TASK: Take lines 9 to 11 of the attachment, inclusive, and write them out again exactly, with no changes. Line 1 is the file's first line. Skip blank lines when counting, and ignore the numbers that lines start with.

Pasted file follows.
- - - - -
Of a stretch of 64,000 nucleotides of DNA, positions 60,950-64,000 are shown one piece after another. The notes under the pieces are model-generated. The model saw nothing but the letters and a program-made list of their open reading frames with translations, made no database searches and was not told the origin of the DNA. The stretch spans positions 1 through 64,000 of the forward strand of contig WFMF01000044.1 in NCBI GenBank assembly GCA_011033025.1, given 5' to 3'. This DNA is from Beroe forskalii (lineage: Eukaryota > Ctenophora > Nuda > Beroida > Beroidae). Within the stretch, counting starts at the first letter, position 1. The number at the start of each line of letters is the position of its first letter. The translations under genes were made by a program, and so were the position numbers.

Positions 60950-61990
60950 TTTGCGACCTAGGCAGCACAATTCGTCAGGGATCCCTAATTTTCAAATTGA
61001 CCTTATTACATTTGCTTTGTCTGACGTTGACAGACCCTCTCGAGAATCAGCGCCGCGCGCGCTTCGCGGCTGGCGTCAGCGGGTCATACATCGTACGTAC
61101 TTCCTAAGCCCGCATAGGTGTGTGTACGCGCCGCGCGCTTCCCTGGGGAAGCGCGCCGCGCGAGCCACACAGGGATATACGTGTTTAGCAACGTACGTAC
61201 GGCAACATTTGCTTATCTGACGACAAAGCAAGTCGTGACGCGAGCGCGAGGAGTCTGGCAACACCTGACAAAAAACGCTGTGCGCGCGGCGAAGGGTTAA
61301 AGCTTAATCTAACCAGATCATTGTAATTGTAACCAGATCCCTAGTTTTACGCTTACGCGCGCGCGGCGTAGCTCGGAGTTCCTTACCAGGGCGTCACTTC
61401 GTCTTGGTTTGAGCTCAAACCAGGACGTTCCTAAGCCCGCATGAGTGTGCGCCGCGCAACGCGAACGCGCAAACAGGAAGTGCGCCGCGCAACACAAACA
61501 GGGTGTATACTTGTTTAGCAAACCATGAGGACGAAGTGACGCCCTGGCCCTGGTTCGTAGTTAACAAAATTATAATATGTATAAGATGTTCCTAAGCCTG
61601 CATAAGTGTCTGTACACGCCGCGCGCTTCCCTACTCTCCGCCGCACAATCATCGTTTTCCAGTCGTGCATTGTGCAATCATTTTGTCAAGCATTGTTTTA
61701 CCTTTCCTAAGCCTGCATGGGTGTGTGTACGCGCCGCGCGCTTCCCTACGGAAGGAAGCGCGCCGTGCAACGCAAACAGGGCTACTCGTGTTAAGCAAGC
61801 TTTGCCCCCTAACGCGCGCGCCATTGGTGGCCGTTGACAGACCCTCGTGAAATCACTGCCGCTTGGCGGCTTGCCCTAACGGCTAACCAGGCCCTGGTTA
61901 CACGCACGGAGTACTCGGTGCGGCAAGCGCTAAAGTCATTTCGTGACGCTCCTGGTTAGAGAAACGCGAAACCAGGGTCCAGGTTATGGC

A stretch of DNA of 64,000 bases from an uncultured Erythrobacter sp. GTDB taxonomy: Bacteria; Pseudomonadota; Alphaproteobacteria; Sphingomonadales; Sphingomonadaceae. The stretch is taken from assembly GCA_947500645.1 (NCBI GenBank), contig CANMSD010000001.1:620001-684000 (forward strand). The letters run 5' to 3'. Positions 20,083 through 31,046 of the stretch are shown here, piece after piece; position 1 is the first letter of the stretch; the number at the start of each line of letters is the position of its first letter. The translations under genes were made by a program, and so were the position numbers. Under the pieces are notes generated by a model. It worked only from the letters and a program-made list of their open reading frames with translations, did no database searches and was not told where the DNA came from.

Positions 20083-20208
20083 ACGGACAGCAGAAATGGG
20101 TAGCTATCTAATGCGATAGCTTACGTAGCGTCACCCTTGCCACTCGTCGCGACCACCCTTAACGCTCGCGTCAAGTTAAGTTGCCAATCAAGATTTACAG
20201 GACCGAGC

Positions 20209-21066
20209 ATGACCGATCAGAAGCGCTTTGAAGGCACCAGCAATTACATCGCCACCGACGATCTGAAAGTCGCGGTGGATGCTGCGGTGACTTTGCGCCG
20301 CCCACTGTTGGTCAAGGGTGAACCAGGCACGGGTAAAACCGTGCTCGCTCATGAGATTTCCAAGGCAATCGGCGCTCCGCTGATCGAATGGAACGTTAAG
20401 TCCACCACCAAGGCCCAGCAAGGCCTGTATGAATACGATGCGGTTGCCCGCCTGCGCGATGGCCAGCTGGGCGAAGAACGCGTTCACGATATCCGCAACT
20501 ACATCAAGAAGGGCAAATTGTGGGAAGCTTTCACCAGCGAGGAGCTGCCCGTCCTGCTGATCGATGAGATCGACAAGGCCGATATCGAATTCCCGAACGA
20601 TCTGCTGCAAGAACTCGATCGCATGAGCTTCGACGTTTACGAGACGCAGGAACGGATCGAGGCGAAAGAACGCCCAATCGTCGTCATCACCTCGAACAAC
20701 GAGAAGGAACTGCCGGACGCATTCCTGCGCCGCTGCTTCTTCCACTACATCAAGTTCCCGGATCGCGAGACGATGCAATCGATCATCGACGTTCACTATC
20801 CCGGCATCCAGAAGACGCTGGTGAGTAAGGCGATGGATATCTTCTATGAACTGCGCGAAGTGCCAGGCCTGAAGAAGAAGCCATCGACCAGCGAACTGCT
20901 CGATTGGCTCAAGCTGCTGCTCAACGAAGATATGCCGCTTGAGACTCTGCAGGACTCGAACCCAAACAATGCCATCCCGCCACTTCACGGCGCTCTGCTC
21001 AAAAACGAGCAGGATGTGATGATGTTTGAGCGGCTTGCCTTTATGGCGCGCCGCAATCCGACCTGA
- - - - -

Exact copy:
61501 GGGTGTATACTTGTTTAGCAAACCATGAGGACGAAGTGACGCCCTGGCCCTGGTTCGTAGTTAACAAAATTATAATATGTATAAGATGTTCCTAAGCCTG
61601 CATAAGTGTCTGTACACGCCGCGCGCTTCCCTACTCTCCGCCGCACAATCATCGTTTTCCAGTCGTGCATTGTGCAATCATTTTGTCAAGCATTGTTTTA
61701 CCTTTCCTAAGCCTGCATGGGTGTGTGTACGCGCCGCGCGCTTCCCTACGGAAGGAAGCGCGCCGTGCAACGCAAACAGGGCTACTCGTGTTAAGCAAGC